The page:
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Thursday, November 10, 2022

The one that got away? Ivory Coast’s Zaha prepares for England reunion | Wilfried Zaha

Even now, with Wilfried Zaha deep into an international career with Ivory Coast during which he has appeared at three Africa Cup of Nations finals, it is a question to tantalise. Was he the one that got away from England?

It will surely run through a few minds on Tuesday night when the 29-year-old Crystal Palace winger lines up at Wembley for Ivory Coast against England – the country for whom he won two caps in friendlies.

It will be a piece of history because no player has ever switched his allegiance from England and then returned to face them. Around the turn of the 20th century, there were two that transferred to England – Jack Reynolds from Ireland and Bobby Evans from Wales. Both had played matches against England and they would then win caps for them against Ireland and Wales, respectively.

Five others have been capped by England and another country and only one of those is from the modern era – Declan Rice, who appeared in three friendlies for Ireland before going to England. Rice was an unused substitute for England against Ireland in 2020.

Zaha, who was born in Abidjan and moved to south London as a four-year-old, made his decision to switch on 27 November 2016 because, frankly, he was sick of being overlooked by England.

Capped at youth levels, Zaha was given his senior bow by Roy Hodgson against Sweden in November 2012. Playing in the Championship for Palace, Zaha was introduced in the 85th minute of a 4-2 defeat which was made famous by Zlatan Ibrahimovic’s fourth and final goal in stoppage-time – the outrageous 30-yard overhead kick.

Wilfried Zaha on his England debut takes on Sweden’s Behrang Safari in November 2012.
Wilfried Zaha on his England debut takes on Sweden’s Behrang Safari in November 2012. Photograph: Michael Regan/Getty Images

It was the following season that things became complicated. Zaha started the campaign at Manchester United and Hodgson would give him his second cap in August 2013; as a 75th-minute substitute in the 3-2 Wembley win against Scotland.

Zaha had been a member of Stuart Pearce’s England Under-21 squad at the European Championship in June of that year; they bombed at the group stage. And, with opportunity scarce at United under David Moyes, Zaha would find himself back with the Under-21s for the remainder of the autumn programme. By then, Gareth Southgate was the manager of the youth side. But after Zaha was loaned by United to Cardiff in the winter transfer window for the remainder of the season and continued to struggle, Southgate felt that he could no longer get him into his team.

It was the beginning of a lengthy spell in the international wilderness for Zaha and, when Southgate got the senior England manager’s job in September 2016 – initially on a caretaker basis – he would prolong it. Zaha’s camp have said the player had decided to declare for Ivory Coast before Southgate’s elevation while the manager has talked about the unsuccessful attempt he made to persuade him to change his mind.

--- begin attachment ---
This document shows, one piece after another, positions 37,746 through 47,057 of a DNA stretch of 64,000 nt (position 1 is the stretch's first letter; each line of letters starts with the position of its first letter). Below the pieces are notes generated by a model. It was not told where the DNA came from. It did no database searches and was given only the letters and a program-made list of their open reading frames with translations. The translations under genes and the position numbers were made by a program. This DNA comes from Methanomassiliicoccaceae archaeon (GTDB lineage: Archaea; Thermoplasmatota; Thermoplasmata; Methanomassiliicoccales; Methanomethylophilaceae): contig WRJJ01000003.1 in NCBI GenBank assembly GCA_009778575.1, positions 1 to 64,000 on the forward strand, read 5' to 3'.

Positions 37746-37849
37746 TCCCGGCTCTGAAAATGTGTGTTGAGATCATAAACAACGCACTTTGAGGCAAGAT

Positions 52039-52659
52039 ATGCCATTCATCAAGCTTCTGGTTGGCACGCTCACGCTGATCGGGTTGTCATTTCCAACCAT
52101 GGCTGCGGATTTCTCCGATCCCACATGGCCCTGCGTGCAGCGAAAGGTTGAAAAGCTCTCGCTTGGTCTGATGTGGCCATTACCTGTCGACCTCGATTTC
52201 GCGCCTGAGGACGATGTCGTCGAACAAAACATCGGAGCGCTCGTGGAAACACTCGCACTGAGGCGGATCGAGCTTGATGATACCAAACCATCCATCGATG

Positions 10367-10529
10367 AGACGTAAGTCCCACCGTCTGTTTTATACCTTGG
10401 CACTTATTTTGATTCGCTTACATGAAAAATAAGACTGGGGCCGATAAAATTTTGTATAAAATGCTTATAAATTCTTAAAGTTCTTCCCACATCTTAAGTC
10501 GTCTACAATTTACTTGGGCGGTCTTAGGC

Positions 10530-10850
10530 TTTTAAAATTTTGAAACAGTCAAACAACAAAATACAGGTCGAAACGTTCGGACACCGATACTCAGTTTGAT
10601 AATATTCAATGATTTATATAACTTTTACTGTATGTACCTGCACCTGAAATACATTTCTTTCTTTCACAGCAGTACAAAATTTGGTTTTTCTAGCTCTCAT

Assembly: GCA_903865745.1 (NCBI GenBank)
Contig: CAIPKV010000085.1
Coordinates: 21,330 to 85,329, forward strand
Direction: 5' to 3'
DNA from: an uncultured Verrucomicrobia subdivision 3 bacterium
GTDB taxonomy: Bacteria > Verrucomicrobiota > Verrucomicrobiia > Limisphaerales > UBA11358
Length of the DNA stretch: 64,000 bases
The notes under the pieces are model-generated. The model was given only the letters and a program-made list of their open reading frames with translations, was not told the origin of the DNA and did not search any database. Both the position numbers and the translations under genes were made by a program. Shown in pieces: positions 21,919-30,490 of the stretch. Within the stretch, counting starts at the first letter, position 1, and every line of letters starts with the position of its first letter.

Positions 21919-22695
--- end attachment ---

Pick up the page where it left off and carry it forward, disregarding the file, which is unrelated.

Crystal Palace’s Wilfried Zaha is a ‘passionate player’, says Gareth Southgate.
Crystal Palace’s Wilfried Zaha is a ‘passionate player’, says Gareth Southgate. Photograph: Micah Crook/PPAUK/Shutterstock

Could things have been different if Southgate had pushed hard to name him in his first squad for the World Cup qualifiers against Malta and Slovenia in October 2016? There would also be the flare-up the following March when Southgate said that if a player did not feel “that 100% passion of playing for England, then I’m not sure it’s for me to sell that to you”. Zaha’s agent responded furiously, saying his client’s desire or passion should never have been publicly questioned when he made his international decision.

“I remember going to a hotel and meeting with Wilf,” Southgate says. “But at that point, he had made his mind up. I can understand it because he had been years without playing [for England]. My comments about players having to have the desire to play for England were tweaked a bit, I would say, so that created a bit of an atmosphere with Wilf and [the Palace chairman] Steve Parish for a while. That wasn’t an insinuation on Wilf. You couldn’t have a more passionate player.”

When Southgate first took charge of England, the wide attacking players that he counted on were Raheem Sterling, Jesse Lingard, Adam Lallana, Theo Walcott, Marcus Rashford, Andros Townsend and Alex Oxlade‑Chamberlain. His options have now evolved to an encouraging degree, taking in Phil Foden, Bukayo Saka, Jack Grealish and Emile Smith Rowe. But as even Southgate admits, Zaha is different to all of them.

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“Roy [Hodgson] had players who were ahead of Wilf for a long period and then we had my four games as caretaker where we were quite settled with experienced players and we didn’t want to bring too many new players in,” Southgate says. “It’s hard to say what Wilf’s role might have been with us. Raheem has been a key part of our team for a long period, Lingard had done a fabulous job and, at the start, we had Lallana, who was our player of the year for the first 18 months or so.

“Would Wilf get into the squad now? I don’t know because he’s a good player playing at a high level every week. He’s a slightly different player to the ones we’ve got. No one had a crystal ball in terms of knowing how that would have worked out.”

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